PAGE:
Introduction: Nigeria has adopted the African Regional measles elimination targets and is implementing the recommended strategies. Nigeria provides routine measles vaccination for children aged 9 months. In addition, since 2006, Nigeria has been conducting nationwide measles supplemental Immunisation activities (SIAs) or mass vaccination campaigns every 2 years, and has established measles case-based surveillance.
Methods: We reviewed routine and supplemental measles immunization coverage data, as well as measles case-based surveillance data from Nigeria for the years 2012 – 2016, in an attempt to determine the country’s progress towards these elimination targets.
Results: The first dose measles vaccination coverage in Nigeria ranged from 42% and 54% between 2012 and 2015, according to the WHO UNICEF national coverage estimates. Nigeria achieved 84.5% coverage by survey following the 2015 nationwide measles supplemental immunisation activities (SIAs). During this period, the incidence of confirmed measles ranged from 25 - 300 confirmed cases per million population per year, with the Northern States having significantly higher incidence as compared to the Southern States. At the same time, the pattern of confirmed cases indicated a consistent shift in epidemiological susceptibility including older age children.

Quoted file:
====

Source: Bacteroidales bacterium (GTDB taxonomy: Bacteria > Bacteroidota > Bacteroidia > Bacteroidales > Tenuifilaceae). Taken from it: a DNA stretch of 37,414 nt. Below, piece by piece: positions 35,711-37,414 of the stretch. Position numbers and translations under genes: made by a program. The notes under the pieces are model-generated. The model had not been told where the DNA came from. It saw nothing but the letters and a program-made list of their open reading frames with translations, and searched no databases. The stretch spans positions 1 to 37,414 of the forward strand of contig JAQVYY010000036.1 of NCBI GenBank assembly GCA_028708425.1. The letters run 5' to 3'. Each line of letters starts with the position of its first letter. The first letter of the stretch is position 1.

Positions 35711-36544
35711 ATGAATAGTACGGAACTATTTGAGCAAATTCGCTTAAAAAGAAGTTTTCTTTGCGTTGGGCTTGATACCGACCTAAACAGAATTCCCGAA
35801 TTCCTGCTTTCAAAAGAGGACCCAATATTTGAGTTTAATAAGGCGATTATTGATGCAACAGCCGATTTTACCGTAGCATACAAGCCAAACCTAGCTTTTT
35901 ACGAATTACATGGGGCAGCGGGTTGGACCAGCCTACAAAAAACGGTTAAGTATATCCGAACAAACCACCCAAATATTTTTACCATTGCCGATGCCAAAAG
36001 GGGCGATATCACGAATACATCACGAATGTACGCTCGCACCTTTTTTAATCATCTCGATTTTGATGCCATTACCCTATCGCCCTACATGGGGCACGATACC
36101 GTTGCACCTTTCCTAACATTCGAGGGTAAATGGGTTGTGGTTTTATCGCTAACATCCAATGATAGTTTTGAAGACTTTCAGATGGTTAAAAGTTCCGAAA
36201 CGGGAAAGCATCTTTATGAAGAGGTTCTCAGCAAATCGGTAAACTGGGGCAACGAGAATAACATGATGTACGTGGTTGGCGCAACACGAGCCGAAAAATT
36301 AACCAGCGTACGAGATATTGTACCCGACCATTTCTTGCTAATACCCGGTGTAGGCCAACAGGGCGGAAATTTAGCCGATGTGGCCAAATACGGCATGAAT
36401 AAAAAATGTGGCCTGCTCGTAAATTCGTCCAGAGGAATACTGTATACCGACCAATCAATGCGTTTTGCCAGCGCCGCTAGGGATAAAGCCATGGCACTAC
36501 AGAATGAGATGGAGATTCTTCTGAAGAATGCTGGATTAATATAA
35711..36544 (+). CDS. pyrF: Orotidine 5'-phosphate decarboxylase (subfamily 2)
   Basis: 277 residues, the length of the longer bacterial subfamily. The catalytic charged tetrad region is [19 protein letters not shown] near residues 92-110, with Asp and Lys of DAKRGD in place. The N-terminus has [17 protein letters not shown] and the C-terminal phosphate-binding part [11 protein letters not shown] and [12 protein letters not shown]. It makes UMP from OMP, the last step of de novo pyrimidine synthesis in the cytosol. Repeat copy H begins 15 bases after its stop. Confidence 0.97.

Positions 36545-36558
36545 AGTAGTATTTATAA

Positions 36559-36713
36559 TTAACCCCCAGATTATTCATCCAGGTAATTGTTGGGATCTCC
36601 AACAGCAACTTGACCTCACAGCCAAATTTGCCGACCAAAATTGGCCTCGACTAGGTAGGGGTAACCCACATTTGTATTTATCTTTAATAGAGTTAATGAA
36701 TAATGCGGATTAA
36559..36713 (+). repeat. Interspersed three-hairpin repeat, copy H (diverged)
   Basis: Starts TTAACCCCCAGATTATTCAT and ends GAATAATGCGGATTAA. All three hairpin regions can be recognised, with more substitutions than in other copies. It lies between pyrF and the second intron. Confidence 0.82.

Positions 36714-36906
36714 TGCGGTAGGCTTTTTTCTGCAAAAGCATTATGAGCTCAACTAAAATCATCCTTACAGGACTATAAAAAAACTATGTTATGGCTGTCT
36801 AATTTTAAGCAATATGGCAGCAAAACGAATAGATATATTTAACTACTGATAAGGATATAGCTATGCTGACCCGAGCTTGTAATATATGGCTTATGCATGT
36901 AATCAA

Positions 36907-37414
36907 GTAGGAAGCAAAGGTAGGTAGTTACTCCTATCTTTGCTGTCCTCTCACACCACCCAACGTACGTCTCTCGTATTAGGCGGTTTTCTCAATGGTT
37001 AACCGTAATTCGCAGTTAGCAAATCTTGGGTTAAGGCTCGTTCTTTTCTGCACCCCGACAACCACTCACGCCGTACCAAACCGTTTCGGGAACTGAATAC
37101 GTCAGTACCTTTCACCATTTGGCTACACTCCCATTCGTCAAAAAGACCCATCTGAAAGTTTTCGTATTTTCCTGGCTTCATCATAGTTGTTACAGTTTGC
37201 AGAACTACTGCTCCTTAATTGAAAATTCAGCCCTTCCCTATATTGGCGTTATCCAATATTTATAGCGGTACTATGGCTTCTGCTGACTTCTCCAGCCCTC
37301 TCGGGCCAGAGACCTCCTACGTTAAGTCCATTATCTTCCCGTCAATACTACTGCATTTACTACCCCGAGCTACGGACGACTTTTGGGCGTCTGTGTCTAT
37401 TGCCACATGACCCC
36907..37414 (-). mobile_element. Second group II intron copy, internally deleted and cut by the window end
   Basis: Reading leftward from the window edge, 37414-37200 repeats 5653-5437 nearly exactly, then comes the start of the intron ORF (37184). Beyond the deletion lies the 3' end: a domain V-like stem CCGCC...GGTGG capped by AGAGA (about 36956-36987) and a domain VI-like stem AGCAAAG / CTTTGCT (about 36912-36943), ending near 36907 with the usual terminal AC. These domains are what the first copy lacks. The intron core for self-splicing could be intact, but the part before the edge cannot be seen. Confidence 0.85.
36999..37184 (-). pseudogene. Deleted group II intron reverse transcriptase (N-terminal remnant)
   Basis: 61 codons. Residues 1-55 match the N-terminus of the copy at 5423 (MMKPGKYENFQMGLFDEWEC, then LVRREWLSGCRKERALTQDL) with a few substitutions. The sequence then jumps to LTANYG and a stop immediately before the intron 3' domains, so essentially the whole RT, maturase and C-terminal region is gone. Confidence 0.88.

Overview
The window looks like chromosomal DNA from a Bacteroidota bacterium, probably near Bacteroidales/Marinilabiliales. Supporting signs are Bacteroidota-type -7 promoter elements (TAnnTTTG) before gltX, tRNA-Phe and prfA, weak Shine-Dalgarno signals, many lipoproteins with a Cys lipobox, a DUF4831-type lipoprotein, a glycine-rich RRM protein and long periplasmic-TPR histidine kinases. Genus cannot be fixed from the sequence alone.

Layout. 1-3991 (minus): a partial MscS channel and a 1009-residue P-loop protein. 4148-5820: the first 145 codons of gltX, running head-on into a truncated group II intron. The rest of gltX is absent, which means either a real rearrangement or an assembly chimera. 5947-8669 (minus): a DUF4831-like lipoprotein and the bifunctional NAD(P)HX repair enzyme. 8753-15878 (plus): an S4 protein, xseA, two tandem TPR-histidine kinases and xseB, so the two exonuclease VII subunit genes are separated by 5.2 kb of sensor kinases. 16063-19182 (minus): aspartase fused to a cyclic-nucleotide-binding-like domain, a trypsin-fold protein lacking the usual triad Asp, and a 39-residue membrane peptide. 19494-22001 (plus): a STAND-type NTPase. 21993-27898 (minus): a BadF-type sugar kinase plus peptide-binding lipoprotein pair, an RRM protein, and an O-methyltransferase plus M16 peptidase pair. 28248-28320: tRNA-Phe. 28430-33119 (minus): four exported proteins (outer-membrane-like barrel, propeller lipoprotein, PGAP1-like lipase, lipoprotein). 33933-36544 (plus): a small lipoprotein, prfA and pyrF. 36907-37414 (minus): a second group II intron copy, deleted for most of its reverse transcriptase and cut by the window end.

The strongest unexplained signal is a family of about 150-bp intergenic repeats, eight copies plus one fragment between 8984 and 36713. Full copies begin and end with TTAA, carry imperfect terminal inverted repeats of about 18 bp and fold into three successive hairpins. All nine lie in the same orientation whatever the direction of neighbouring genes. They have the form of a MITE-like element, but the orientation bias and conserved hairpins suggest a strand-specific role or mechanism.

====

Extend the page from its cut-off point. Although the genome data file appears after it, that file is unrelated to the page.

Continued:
Conclusions: In order to accelerate its progress towards the measles elimination targets, Nigeria should build population immunity on a sustainable basis by addressing systemic issues in order to scale up routine immunisation coverage, especially in the Northern half of the country; tailoring the target age for measles SIAs so as to sharply reduce measles incidence in age groups heavily affected by the disease; effectively mobilising resources and improving the quality of planning and coverage outcome of SIAs.View / Download Pdf View Full Text
Balcha Masresha1*, Richard Luce2, Messeret Shibeshi3, Reggis Katsande1, Amadou Fall4, Joseph Okeibunor1, Goitom Weldegebriel3, Richard Mihigo1
1WHO Regional Office for Africa, Brazzaville, Congo
2WHO Inter-country Support Team for Central Africa, Libreville, Gabon